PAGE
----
Each year, Open Access Week is celebrated with the aim of igniting a worldwide push for the open sharing of knowledge as a means to address pressing societal challenges that impact individuals across the globe. To commemorate this event which happens annually in the last full week of October, we spoke with Dr. Antoni Perez-Navarro from Spain, to find out more about his work and why he feels open access is so vital in forging pathways toward fairer knowledge dissemination and addressing the inequities that shape societies.
I earned my Ph.D. in Physics from the Universitat Autònoma de Barcelona (UAB) in 2000. During that period, I was engaged in Physics, in the fundamental theory of superconductivity.
Nowadays, I have three main lines of research:
OA is the first option because it allows everybody to access the paper, regardless of their economic possibilities, or the economic possibilities of their institutions. It is very disappointing when you see a paper published and try to read it and discover that you have no access. There are ways to get it, for example by contacting the author to get a pre-print. However, the more steps you need to do to get a paper, the more likely you won’t read it. On the other hand, OA publishing significantly increases impact and citation. My most cited papers are all published OA.
Lastly, it's worth emphasising that at my institution, we are strongly encouraged to publish our work OA.
The initial consideration is to assess my available budget to cover the costs associated with OA publication fees. These fees can often be quite high, making it a challenge at times. However, it's worth noting that many funders and institutions have recognized this financial barrier and have established OA agreements with Springer Nature to support affiliated researchers by covering the expenses related to OA publishing.
It is a very good option. I was aware of that because my university let us know. The process is quite automatic.
Publishing via the CRUE-CSIC OA agreement is my first option now. In fact, I look for journals that are included in the agreement. The agreement not only covers my OA publication fees, but also saves time because the process is quite straightforward.
OA helps with SDG10: Reduced Inequalities by reducing inequalities among countries and institutions since research is equally available to all, regardless of their origin.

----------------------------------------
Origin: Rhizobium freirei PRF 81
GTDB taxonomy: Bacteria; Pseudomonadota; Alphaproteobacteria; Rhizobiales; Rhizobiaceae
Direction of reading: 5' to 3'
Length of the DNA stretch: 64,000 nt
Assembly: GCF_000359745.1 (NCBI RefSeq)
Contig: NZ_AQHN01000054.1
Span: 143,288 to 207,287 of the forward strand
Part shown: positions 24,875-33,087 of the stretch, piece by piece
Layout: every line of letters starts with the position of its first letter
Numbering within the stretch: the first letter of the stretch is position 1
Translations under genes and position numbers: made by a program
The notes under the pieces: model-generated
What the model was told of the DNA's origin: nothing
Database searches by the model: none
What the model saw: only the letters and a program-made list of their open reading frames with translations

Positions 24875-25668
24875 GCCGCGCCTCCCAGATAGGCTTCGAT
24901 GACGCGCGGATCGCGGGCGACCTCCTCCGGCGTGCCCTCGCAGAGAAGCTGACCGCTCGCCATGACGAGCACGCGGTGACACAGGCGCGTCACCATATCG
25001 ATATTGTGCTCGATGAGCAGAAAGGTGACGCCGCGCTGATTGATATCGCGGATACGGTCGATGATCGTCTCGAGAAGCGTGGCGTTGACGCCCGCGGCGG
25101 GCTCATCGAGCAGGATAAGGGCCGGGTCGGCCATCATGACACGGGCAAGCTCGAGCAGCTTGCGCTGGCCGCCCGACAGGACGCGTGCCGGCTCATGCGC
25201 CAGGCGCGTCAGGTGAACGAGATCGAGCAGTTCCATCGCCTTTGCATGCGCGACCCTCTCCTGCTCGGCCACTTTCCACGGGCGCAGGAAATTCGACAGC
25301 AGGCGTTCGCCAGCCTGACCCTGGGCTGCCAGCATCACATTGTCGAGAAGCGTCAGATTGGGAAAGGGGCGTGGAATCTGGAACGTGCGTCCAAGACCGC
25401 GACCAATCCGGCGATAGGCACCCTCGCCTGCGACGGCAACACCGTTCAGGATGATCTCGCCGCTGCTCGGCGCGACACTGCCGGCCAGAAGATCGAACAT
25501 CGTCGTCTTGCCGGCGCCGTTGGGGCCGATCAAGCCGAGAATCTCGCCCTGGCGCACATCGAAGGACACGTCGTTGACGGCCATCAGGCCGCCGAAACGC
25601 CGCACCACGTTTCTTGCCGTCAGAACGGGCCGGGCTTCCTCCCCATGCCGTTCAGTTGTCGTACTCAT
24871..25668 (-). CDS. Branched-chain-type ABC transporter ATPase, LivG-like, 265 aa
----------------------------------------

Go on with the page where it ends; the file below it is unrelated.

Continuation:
OA publishing has the potential to play a pivotal role in advancing SDG4: Quality Education by democratising access to knowledge, fostering collaboration, and driving innovation in education. In my own experience, I've observed that making my work open access has led to greater engagement and collaboration.
I view societal impact as the broadening of our comprehension of the world we live in and the dissemination of this knowledge throughout society.
Researchers need stable careers instead of looking for new jobs every 2 or 3 years. Uncertainty makes that many researchers cannot think of societal impact.
On the other hand, they also need to know how to communicate with the public in general to disseminate knowledge. They need support to talk with journalists, who are frequently the ones that connect researchers with the public.
OA can help to share with society the true results. Many times, when reading news about science in a newspaper, the reference to the original research is missed or unavailable for most people. If the publication is OA, everybody can check if the information is accurate. It is true that many papers can be only understood by experts in the topic, but many are not, and, on the other hand, among the public there are people that are close to the topic and able to understand most of the paper. They deserve the opportunity to read research.
All the researchers that I know want to publish their work OA, but they find it expensive and unaffordable in some cases. On the other hand, many OA journals are being considered as predatory and that affects the professional career of researchers.
Therefore, I personally don’t think that researchers are the ones that need advice, but the institutions, governments, and publishers to find a model that allows everybody who wants to publish OA, to be able to do it. The CRUE-CSIC OA agreement is a good example.
Dr. Antoni Perez-Navarro, PhD
Aggregate professor, Universitat Oberta de Catalunya
Dr. Antoni Perez-Navarro is a seasoned educator at the Universitat Oberta de Catalunya and Escola Universitària Salesiana de Sarrià with a proven track record in the e-learning sector. He specializes in teaching Physics and Geographic Information Systems (GIS) and possesses expertise in TIC, Moodle, and Computer Science. With a Doctorate in Physics from Universitat Autònoma de Barcelona, he is a dedicated professional with a keen interest in research areas such as indoor positioning and the utilization of GIS, particularly in the field of e-health.